Data Loss Disasters: Are YOU Prepared?

Stephen Yagielowicz
What would you do if suddenly, right now, your computer died - and ALL of your data became corrupted, and then disappeared? Would your business survive? Complacency is dangerous, and the following story will hopefully give you a wake up call. It sure gave me one!

It was a day like any other. I awoke, made a fresh pot of coffee, turned on CNN's Headline News and then booted the Dell. As I made myself comfortable in front of my sprawling AnthroCart, I noticed an anomaly: there emblazoned across my 20" Trinitron was a "Driver Memory Error" dialog box saying "kagou-Anti-Kro$oft - says not today!"

None of this seemed familiar to me, and I didn't recall having any software on my PC that would account for this message. I clicked "ok" to get rid of this dialog box, and the commie bastard shut my computer off! I stared at the black screen in disbelief, took another gulp of coffee, and hit the power button - the process repeated itself, and as I sat looking at the black screen once again, a horrible possibility entered my mind:

I had been exposed to a malicious computer virus! Exploiting a security hole in the Microsoft Outlook email client, this worm had been passed along to me, and in all likelihood I had also passed it along.

I came to this determination by doing a search on AltaVista for the message box text. But as I clicked the "Search" button on my MS Internet Explorer web browser, it loaded a new "custom" search panel with a "recommended sites" listing - I suspect from the virus author's trying to make a quick buck - BASTARDS! (Actually, I thought the search panel replacement was pretty slick, even though I was able to get around it by typing the AltaVista URL directly in the browser's address bar).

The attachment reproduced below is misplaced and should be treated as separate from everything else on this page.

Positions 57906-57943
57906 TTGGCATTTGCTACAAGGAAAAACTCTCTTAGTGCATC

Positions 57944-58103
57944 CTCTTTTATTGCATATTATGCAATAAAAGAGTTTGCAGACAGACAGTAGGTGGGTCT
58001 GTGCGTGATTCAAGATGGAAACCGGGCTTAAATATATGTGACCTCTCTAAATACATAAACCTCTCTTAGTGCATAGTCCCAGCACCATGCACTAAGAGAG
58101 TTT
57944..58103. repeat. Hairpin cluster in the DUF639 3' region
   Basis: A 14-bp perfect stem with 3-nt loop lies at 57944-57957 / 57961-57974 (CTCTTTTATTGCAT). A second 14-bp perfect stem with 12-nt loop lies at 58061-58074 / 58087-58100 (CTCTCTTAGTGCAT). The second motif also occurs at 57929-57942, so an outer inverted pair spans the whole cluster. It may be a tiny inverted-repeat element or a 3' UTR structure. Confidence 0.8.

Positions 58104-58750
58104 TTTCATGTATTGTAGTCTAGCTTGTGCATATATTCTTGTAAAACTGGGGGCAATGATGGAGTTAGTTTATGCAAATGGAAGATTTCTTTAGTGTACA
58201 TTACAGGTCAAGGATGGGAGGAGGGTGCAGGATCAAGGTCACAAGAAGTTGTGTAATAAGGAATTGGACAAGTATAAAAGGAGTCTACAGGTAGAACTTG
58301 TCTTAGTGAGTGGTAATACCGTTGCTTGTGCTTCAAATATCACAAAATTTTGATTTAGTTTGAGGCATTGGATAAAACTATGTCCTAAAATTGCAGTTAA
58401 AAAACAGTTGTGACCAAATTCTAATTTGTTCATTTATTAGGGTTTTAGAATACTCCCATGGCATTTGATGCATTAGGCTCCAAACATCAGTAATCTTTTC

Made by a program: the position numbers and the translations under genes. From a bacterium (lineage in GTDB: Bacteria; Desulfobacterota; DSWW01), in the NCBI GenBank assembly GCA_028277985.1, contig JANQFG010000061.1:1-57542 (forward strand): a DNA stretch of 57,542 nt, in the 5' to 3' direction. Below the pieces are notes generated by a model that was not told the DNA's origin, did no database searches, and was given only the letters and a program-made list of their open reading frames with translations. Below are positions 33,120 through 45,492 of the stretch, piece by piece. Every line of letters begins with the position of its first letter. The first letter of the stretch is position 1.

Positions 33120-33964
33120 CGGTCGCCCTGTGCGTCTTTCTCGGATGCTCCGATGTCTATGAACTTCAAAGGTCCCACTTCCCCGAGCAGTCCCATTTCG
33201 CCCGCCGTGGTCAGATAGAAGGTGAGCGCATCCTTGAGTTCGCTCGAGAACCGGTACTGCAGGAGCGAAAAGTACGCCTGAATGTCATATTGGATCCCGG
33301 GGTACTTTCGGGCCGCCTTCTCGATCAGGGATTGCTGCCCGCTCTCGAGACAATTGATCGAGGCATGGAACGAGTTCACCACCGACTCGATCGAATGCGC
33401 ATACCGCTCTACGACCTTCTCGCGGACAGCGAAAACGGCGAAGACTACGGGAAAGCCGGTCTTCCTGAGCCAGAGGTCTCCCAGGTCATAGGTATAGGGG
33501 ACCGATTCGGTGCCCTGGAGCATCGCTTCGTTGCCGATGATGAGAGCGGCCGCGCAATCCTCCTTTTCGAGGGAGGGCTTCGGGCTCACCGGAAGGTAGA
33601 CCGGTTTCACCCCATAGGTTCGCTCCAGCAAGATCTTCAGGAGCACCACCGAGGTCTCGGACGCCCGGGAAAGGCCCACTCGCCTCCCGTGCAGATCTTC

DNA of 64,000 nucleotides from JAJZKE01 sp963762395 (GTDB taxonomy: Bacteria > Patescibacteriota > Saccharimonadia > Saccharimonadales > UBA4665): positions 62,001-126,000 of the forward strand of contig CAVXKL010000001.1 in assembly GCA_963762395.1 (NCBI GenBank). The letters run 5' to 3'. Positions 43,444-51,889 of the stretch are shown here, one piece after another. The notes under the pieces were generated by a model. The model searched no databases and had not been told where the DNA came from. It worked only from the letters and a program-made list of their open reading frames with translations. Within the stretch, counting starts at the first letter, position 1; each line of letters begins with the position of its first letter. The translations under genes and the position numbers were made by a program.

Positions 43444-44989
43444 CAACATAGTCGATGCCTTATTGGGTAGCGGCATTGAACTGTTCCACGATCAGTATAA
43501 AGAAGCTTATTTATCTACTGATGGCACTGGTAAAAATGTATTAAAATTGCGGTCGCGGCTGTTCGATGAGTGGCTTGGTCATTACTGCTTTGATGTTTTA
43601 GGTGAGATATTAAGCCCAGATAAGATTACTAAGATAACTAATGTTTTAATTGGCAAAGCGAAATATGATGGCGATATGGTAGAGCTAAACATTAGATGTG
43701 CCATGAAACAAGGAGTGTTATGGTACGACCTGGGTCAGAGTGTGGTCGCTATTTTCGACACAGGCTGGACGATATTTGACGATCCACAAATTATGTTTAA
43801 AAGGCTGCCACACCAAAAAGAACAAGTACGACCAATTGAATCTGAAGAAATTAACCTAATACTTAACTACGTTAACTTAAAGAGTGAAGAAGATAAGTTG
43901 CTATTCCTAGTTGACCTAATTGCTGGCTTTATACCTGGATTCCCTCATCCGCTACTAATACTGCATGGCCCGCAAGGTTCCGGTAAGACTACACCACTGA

My search turned up the following page, which described the worm and provided a simple remedy as well as a link to Microsoft for the security patch. A few moments spent following the step by step instructions and my system was clear of this virus. The next time it may not be so easy. The next time, it may be a virus resulting in a catastrophic data loss - and that got me thinking:

Are You Prepared?
Was I prepared for a ground up reformat of my hard drives and reinstall of my operating systems, software, files, web site backups, and all of the other documents and toys spread out across my disk drives? I didn't even know when the last time I had made a backup was - I only knew it had been months ago, and if I had to do a true ground-up reinstall, I would be totally screwed. I had been "too busy" working on my sites to bother backing anything up.

Don't let this happen to you! If you make your living online then remember that you are subject to calamities that range from curious kittens and spilled coffee to viruses and mechanical failures. Be prepared by backing up your data files now! Do you have copies of all your sites, past and present? What about your bookmark file? Have you backed up your sponsor information? Do you use "QuickBooks" or "ACT!" to keep your records straight? Did you back up those files as well? Do not rely upon one copy either - print out sponsor and account setup information, passwords and user names - and keep them all in a safe place.

If you don't have one yet, invest in a CD recorder. The 650mb+ capacity will hold a bit of data (pun intended). CD burner prices have fallen dramatically, and the blank media is cheap. I get my blanks FREE in fact by watching the Sunday paper: somebody (like CompUSA) will offer a pack of blanks for ten bucks with a ten-dollar mail-in rebate! Burn separate disks for your files, web sites, and documents.

While nothing can keep you totally safe from computer viruses, having a good anti-virus program installed will help dramatically - especially if you keep it updated! The same goes for hardware malfunctions. While you may not be able to prevent them, any damage will be minimized if you maintain current backups of all your sensitive information. Only then will you be able to rescue your business after a major data disaster, no matter what the cause: Remember the old saying: "An ounce of prevention is worth a pound of cure!"